Vietnam doesn’t like airing its pollution problem: Live-streaming protest march lands activist in jail — for 14 years


Image: Vietnam doesn’t like airing its pollution problem: Live-streaming protest march lands activist in jail — for 14 years

(Natural News) A court has sentenced 34-year-old activist and environmental blogger Hoang Duc Binh to 14 years of imprisonment for livestreaming fishermen who are marching to sue Formosa Plastics Group, owner of a $10.6 billion Taiwan-based steel plant for spilling toxins into the ocean.

Binh was found guilty of abusing democratic freedoms to infringe on the interests of the state, organization, and people and opposing officers on duty after a trial on Tuesday, February 6 by the people’s court in Nghe An province, according to attorney Ha Huy Son.

He was given two seven-year prison sentences; one for each conviction. The sentence is one of the toughest in Vietnam’s history to be given to an activist.

In a livestream that was uploaded in February, Binh told the online world that the fishermen were stopped and assaulted by the authorities. Son said that Binh admitted that he made the comments but that he remained firm in his stance that he did not commit a crime since what he said was all true, he decried.

In addition to these allegations, Binh supposedly encouraged the formation of an “independent union” in 2015.

However, the court decided that Binh committed slander against the authorities and that his words were all false. Binh’s fellow activist, Nguyen Nam Phong, was given a two-year imprisonment sentence for opposing officers on duty.

A steel complex owned by the company allegedly released toxins such as cyanide and phenol during a test run in April 2016. It killed tremendous amounts of fish and other creatures along a 200 kilometers (125 miles) stretch of coastline, affecting fishing communities and tourism in four major provinces. The plant owner has paid $500 million in compensation to the affected parties.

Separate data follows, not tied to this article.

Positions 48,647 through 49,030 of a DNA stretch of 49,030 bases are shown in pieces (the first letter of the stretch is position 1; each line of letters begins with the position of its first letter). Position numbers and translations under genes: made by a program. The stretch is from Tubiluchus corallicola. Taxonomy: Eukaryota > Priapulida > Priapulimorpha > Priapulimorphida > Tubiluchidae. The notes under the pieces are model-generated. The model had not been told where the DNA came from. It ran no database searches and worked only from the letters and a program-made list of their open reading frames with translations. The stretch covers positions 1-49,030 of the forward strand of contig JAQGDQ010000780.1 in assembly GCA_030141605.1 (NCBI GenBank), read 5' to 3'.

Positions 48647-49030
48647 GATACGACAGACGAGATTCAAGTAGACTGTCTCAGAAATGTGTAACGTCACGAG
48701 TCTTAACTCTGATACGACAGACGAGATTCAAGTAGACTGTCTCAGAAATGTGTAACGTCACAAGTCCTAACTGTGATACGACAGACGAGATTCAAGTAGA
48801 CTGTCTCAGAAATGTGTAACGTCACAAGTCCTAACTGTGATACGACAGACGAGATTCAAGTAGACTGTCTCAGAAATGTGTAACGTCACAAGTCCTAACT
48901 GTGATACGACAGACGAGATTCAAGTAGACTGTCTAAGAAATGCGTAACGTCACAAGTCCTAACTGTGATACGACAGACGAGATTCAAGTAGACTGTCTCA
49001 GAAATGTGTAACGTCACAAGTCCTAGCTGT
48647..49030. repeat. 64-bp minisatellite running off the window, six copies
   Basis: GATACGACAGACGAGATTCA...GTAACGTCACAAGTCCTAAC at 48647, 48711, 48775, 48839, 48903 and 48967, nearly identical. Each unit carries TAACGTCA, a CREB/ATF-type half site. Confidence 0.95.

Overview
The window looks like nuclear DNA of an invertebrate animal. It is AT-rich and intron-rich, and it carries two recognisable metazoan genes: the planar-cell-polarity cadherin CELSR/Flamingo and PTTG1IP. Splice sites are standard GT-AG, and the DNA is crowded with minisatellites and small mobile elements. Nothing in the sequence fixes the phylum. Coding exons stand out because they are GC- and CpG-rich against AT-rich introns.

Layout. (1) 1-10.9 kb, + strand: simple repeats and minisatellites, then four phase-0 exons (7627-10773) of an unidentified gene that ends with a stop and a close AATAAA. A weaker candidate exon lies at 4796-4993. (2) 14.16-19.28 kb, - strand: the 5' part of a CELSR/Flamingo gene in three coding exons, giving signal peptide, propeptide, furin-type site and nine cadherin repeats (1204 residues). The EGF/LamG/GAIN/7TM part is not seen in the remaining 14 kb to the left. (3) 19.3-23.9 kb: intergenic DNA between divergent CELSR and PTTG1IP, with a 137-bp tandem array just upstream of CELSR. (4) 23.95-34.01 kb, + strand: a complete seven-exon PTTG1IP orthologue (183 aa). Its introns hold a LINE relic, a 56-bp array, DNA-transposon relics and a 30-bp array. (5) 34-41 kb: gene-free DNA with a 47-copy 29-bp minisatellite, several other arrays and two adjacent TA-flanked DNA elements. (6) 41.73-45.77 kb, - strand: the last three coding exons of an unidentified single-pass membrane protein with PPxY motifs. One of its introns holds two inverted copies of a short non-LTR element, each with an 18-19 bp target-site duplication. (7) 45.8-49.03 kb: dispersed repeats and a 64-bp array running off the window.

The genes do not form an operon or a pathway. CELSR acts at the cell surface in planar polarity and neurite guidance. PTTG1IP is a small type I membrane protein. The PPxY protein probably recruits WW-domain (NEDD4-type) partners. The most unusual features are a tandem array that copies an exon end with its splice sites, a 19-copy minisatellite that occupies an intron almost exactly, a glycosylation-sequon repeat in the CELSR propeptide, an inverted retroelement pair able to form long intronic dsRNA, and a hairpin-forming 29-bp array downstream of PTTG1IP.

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Formosa Plastics Group also owns a power plant and a deep sea port in Ha Tinh province. (Related: Living beyond our means: We are burning through the planet’s resources, living an unsustainable way of life.)

Even though the country made economic reforms 30 years earlier that made it more involved in foreign investment, trade and social amendments, the Communist Party state still holds control over major institutions such as the media and tolerates no dissent from its citizens.

As a matter of fact, eight people have already been convicted and imprisoned for going against the state over the past month. In 2017, blogger Nguyen Ngoc Nhu Quynh, who publicly chastised the Vietnamese government for its human rights violations and corruption, was sentenced to 10 years of imprisonment by a Khan Hoa province court after publishing articles that would mar the country’s name.

Due to this, international human rights groups and some Western governments have scolded Vietnam for punishing people who give their opinions. Hanoi, on the other hand, is adamant that only lawbreakers are punished in the state.

“The sentences have been more and more severe, perhaps because of weaker interventions from the outsiders and foreigners, and also because the power holders think this sentence could have deterrence effects,” Son, who has represented a number of activists in the past, said.

For more stories on government interference and unreasonable state involvement, visit Censorship.news.

Sources include:

TheGuardian.com

NewsInfo.Inquirer.net

SputnikNews.com


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